RTod, you gave up this fight too quickly. There is no ideological movement in the US that has ever attained power without significant compromises to their underlying principles. That, I would submit, is a necessary fact about democratic governance – that ideological purity is diluted (intentionally!) by the structure of our political institutions.

      At least, that’s the point I thought you were making.Report

  2. Avatar patrick says:

    I didn’t think that bit was about libertarianism at all, myself. I didn’t read RTod’s bit that way.

    I read that as an observation of the characteristics of anything going mainstream.

    > The point I had tried to make there was that when a good
    > idea picks up speed and gains a following that eventually
    > comes to view it as not being true so much as being The
    > Truth. Once that happens, some version of this is always
    > the end result.

    Mostly that.Report

  3. Avatar Mike Schilling says:

    This isn’t an original idea with RTod. Murray Rothbard and Lew Riockwell thought that the path to libertarianism was scaring white people: hence the filth in the Ron Paul newsletters.Report

  4. Avatar Dan Miller says:

    I wouldn’t call libertarianism unflappable. It merely gets flapped about different things (for instance, the inevitable descent into tyranny once we can’t buy incandescent bulbs) [which, for the record, are still available]. Forgive my peevishness, I’m on the Internet instead of outside on a gorgeous afternoon.Report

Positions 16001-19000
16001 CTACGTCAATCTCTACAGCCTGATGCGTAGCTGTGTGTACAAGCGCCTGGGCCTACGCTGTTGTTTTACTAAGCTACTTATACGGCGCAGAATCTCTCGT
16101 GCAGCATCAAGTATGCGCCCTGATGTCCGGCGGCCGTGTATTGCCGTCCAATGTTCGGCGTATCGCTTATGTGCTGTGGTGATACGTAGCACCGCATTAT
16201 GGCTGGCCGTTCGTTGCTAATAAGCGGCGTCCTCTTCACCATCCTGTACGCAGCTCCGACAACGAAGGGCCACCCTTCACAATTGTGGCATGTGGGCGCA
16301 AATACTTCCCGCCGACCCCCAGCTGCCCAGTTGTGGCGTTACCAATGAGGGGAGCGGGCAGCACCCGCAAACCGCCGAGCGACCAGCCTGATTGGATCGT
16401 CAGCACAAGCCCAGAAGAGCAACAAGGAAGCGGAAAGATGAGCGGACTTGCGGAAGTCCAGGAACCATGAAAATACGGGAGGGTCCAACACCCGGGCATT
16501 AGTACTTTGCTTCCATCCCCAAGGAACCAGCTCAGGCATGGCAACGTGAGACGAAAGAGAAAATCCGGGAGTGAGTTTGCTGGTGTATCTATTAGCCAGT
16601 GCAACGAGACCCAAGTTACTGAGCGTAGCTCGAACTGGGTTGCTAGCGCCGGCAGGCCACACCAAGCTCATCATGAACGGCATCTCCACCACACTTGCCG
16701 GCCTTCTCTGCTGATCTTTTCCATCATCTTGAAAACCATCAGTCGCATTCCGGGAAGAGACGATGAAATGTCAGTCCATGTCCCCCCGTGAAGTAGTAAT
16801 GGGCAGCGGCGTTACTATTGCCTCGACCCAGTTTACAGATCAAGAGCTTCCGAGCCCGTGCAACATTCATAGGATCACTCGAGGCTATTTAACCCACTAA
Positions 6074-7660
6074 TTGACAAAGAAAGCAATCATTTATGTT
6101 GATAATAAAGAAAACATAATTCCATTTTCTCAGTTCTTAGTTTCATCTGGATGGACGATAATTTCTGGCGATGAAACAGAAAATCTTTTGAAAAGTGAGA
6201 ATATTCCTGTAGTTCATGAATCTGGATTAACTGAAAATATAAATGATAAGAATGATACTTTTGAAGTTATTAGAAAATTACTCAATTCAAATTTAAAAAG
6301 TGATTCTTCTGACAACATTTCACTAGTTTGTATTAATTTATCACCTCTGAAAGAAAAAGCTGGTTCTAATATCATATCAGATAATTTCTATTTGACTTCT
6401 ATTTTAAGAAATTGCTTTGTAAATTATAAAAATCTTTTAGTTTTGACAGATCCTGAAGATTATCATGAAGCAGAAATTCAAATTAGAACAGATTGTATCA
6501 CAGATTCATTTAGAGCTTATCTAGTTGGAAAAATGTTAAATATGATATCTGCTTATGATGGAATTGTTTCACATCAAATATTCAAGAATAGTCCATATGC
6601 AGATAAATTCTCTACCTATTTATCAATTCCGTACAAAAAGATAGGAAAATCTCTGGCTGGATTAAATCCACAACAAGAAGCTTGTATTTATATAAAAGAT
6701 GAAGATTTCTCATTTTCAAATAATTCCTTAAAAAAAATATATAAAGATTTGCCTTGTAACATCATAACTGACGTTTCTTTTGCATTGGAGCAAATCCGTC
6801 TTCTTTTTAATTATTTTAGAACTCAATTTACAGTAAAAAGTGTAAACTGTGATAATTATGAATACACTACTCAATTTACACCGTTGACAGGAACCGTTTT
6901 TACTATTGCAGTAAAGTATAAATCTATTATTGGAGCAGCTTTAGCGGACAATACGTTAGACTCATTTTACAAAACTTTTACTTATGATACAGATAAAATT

5. Avatar DensityDuck says:

    Hey, at least it’s not the Stephan Kinsella Book Club.Report

  6. Avatar Anderson says:

    I feel like libertarians will eventually become a more prominent wing of the Republican party, much like how the New Democrats and Blue Dogs have become a much stronger force in the Dems over the last 30 years. I’m picturing people in the Rand Paul, maybe even a more extreme Mitch Daniels, mold- as in they recognize that being legitimately anti-big government means getting the feds out of marriage, drugs, and excessive foriegn conflicts, in addition to the general economy- popping up more frequently as issues like gay marriage, immigration, and the war on drugs naturally become less divisive. It will cause a schism with neoconservatives and social conservatives (neither of which seems to be on the rise now), of course, but I think the GOP recognizes it will have to have a bigger tent in order to get full control of the government; I feel like they know they have a strong rallying point with regulations, taxes, and spending. Sorry to those that believe a third Libertarian party is possible, it’s just not plausible under our electoral system. As for the liberaltarian movement taking over a wing of the Dems…I’d say their sentiment already reflects the views of a number of moderate, civil-liberties-conscience Dems already. Their is still room for libertarianesque views to grow into both parties- not to mention that more and more people in the country believe themselves to be libertarian in the most basic sense- but it’s hard to say how much is a response to recent events vs a significant trend.Report

    • Avatar Barry says:

      Anderson: